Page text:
Controlling 12v circuit with 5v control with high side switch

Discussion in 'Digital Circuit Design' started by Devin Dandurand, Oct 13, 2017.

  1. Devin Dandurand

    Thread Starter New Member

    Oct 13, 2017
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    I have a project that requires me to switch a 12v circuit with 5v control. Wondering if anyone could show me a schmatic and possibly how it explain works. And if it is possible. Ultimately i would like to control a 12v relay with a 5v signal on the high side with out additional 5v relays.

    Thanks you in advance

    Devin
     
  2. AlbertHall

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  3. Devin Dandurand

    Thread Starter New Member

    Oct 13, 2017
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    Thank you. Are we creating a voltage divider on the pnp base?
     
  4. AlbertHall

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    Yes, although the circuit would probably work well without the top resistor driving a relay. The emitter-base resistor on the top transistor is there to make sure the transistor can turn fully off. Even when off there will be some leakage current through the NPN transistor. The emitter-base resistor allows this current to flow, but not produce enough voltage to turn in the PNP transistor.
     
  5. Devin Dandurand

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    Oct 13, 2017
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    Any idea how i would calculate the values of the resistors needed? Sorry ive been tring to wrap my head around this for a few days
     
  6. AlbertHall

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    How much current does your relay coil need (or what resistance is the coil)?
     
  7. Devin Dandurand

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    Oct 13, 2017
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    I will have to get that information. This is a long distance project. And haven't had the relays in hand and it seems to be a not commonly used relay due to lack of a data sheet. I will get that information. Thank you again for all your help.

    I am unable to switch the low side due to the relays always being connected to ground and being this is to retrofit an existing product. Bad part is i have to redisign the entire board. Lol
     
    Last edited by a moderator: Oct 13, 2017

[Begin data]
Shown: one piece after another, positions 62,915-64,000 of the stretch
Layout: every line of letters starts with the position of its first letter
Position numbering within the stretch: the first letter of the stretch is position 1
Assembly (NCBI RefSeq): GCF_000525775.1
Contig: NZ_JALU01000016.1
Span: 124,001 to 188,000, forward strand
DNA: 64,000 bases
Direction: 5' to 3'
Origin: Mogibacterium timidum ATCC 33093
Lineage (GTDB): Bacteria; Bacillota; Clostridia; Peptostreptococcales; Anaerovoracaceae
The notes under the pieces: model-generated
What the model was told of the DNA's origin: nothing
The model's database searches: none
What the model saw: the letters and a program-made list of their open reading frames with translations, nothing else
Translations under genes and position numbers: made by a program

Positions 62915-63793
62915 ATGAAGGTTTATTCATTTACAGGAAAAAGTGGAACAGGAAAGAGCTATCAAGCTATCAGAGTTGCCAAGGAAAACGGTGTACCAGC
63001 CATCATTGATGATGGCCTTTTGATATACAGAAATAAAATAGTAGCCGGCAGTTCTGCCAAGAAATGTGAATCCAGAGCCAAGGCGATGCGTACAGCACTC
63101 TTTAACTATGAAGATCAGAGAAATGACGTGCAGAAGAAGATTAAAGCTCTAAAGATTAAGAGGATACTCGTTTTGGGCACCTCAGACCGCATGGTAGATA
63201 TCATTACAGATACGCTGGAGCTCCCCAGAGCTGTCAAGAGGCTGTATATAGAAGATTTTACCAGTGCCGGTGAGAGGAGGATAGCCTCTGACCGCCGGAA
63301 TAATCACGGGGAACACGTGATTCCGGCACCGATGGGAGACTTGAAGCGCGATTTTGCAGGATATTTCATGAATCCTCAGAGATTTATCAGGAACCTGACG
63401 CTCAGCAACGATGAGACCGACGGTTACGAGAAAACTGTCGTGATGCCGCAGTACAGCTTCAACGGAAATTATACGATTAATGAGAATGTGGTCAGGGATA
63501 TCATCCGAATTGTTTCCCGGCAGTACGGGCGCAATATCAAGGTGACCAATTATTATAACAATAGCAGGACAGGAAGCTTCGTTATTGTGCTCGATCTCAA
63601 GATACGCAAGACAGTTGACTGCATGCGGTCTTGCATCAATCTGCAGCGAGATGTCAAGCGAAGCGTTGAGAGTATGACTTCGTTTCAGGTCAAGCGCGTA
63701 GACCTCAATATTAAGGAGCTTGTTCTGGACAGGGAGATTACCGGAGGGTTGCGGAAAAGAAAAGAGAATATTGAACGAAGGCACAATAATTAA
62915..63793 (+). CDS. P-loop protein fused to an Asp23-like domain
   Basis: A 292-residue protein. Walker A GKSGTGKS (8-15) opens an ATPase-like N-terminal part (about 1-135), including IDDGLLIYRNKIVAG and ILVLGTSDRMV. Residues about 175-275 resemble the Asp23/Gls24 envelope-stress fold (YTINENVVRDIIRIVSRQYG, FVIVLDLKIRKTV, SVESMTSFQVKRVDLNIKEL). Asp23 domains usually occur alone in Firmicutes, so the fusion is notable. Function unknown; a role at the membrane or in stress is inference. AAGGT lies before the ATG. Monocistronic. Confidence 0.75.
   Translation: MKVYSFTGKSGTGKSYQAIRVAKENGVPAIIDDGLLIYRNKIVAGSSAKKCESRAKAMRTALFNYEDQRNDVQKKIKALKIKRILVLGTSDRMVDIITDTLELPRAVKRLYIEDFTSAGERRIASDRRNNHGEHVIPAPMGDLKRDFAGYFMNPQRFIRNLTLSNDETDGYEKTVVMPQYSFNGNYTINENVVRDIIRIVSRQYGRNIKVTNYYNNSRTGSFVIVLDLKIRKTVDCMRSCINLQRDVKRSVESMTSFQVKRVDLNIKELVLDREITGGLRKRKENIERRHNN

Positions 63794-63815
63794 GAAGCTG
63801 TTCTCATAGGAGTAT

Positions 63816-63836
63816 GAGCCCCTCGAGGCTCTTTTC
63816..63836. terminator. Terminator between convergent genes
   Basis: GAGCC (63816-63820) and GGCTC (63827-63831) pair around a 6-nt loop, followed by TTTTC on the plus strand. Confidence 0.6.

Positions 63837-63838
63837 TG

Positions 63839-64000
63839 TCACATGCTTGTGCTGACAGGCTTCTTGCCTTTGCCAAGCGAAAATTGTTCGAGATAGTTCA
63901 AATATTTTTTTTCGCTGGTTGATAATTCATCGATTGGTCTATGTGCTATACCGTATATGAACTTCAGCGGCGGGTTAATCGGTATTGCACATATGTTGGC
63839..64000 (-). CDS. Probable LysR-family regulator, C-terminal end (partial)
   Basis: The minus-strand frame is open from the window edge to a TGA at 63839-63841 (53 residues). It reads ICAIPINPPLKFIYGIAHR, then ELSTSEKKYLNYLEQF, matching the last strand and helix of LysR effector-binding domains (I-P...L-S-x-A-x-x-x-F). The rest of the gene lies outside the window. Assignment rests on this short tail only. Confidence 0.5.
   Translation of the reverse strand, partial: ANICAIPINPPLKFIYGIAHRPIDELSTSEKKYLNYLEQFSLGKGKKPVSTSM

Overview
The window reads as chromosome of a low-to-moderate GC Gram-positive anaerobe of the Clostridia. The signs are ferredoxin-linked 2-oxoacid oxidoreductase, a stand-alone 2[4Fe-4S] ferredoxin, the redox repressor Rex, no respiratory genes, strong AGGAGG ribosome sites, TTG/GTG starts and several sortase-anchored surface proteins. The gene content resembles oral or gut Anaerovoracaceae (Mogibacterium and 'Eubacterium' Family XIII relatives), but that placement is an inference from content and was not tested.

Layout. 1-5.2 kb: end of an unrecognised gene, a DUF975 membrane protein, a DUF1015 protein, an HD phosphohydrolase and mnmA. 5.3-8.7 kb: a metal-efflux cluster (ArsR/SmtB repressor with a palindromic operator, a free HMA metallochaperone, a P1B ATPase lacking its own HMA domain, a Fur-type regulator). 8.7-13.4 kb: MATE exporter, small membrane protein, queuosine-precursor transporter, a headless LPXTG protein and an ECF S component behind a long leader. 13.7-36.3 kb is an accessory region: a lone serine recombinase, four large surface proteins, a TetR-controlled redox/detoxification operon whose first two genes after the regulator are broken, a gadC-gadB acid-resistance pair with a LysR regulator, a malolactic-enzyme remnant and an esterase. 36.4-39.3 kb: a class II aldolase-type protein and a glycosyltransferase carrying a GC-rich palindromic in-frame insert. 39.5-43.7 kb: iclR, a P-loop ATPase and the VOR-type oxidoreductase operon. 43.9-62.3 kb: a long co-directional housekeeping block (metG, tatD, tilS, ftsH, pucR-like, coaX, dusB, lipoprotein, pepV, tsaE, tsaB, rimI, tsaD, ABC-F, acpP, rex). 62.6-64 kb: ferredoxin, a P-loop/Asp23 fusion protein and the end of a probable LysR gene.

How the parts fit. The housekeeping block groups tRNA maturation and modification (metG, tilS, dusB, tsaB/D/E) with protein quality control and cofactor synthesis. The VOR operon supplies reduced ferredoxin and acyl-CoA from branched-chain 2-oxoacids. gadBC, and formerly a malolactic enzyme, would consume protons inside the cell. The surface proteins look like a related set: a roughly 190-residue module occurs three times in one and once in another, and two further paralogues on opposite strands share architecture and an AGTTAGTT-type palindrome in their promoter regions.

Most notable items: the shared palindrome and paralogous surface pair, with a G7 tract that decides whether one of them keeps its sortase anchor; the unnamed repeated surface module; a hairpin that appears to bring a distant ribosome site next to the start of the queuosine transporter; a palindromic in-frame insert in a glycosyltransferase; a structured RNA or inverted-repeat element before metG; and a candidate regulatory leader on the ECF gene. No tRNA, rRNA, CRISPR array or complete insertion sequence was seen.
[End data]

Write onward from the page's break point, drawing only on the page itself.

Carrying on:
8. AnalogKid

    AAC Fanatic!

    Aug 1, 2013
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    Sort of. It is a voltage divider, but the intent is something else. The series resistor from the base to the input limits the base current to a value that is safe for both the transistor and the uC output. The resistor go GND is needed only if the uC output can not go low enough to guarantee that the transistor turns off. For a normal uC output pin like a PIC or Arduino, it is not needed. Typical values would be 1-10 K for the series resistor and 10-100 K for the shunt.

    ak
     
  9. Devin Dandurand

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    Oct 13, 2017
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    Coil resistance is 80 ohms i found a data sheet
     
  10. AlbertHall

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    This should do the job. Note the diode is important to protect the PNP transistor.
    upload_2017-10-13_17-37-8.png
     
  11. Devin Dandurand

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    Oct 13, 2017
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    You are the man. Albert thank you very much.

    How did you determine correct resistor values?
     
    Last edited by a moderator: Oct 13, 2017
  12. AlbertHall

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    The relay needs 150mA, so to be sure the PNP fully saturates it needs a base current of 15mA. There will be about 11V across R3 and it needs to pass more than 15mA (733Ω - next lower standard value 680Ω). The NPN collector current is therefore 15mA and will need 1.5mA base current. There will be about 4.3V across R1 (2866Ω - next lower standard value 2.7k.
    My general rule is to make the base-emitter resistor equal to the base drive resistor which gives the values of the other two resistors.
     
  13. Devin Dandurand

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    Oct 13, 2017
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    Thank you ive learned much from you.
     
  14. philba

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    Aug 17, 2017
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    out of curiosity, why the desire for a high side switch? Using a low side switch, it can be done with a lot fewer parts. (1 NPN or N-MOSFET, 2 resistors and a diode)
     
  15. Devin Dandurand

    Thread Starter New Member

    Oct 13, 2017
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    This is an going to retro fit an existing system. So i dont have the option to re wire there relay block

    Works perfectly thanks again
     
    Last edited by a moderator: Oct 13, 2017
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